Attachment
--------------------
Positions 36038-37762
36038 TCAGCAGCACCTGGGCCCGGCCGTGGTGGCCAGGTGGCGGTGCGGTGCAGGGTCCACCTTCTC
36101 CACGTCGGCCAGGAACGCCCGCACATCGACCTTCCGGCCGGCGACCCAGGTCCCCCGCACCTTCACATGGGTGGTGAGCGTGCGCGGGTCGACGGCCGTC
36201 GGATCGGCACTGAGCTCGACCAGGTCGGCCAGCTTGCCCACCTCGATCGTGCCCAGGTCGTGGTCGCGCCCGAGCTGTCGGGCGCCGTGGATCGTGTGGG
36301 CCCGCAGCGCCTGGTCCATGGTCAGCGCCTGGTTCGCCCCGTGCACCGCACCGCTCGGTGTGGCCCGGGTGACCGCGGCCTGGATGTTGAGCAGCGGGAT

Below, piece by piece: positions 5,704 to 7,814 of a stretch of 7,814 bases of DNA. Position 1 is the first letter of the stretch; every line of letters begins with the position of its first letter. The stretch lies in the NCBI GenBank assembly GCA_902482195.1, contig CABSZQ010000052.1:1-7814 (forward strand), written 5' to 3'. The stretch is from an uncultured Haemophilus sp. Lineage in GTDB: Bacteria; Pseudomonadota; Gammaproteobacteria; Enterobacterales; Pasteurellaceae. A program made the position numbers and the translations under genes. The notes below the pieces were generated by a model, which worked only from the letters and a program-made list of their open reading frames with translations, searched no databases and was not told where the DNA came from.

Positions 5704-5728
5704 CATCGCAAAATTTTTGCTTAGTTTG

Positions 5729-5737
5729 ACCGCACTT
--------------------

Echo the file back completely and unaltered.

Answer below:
Positions 36038-37762
36038 TCAGCAGCACCTGGGCCCGGCCGTGGTGGCCAGGTGGCGGTGCGGTGCAGGGTCCACCTTCTC
36101 CACGTCGGCCAGGAACGCCCGCACATCGACCTTCCGGCCGGCGACCCAGGTCCCCCGCACCTTCACATGGGTGGTGAGCGTGCGCGGGTCGACGGCCGTC
36201 GGATCGGCACTGAGCTCGACCAGGTCGGCCAGCTTGCCCACCTCGATCGTGCCCAGGTCGTGGTCGCGCCCGAGCTGTCGGGCGCCGTGGATCGTGTGGG
36301 CCCGCAGCGCCTGGTCCATGGTCAGCGCCTGGTTCGCCCCGTGCACCGCACCGCTCGGTGTGGCCCGGGTGACCGCGGCCTGGATGTTGAGCAGCGGGAT

Below, piece by piece: positions 5,704 to 7,814 of a stretch of 7,814 bases of DNA. Position 1 is the first letter of the stretch; every line of letters begins with the position of its first letter. The stretch lies in the NCBI GenBank assembly GCA_902482195.1, contig CABSZQ010000052.1:1-7814 (forward strand), written 5' to 3'. The stretch is from an uncultured Haemophilus sp. Lineage in GTDB: Bacteria; Pseudomonadota; Gammaproteobacteria; Enterobacterales; Pasteurellaceae. A program made the position numbers and the translations under genes. The notes below the pieces were generated by a model, which worked only from the letters and a program-made list of their open reading frames with translations, searched no databases and was not told where the DNA came from.

Positions 5704-5728
5704 CATCGCAAAATTTTTGCTTAGTTTG

Positions 5729-5737
5729 ACCGCACTT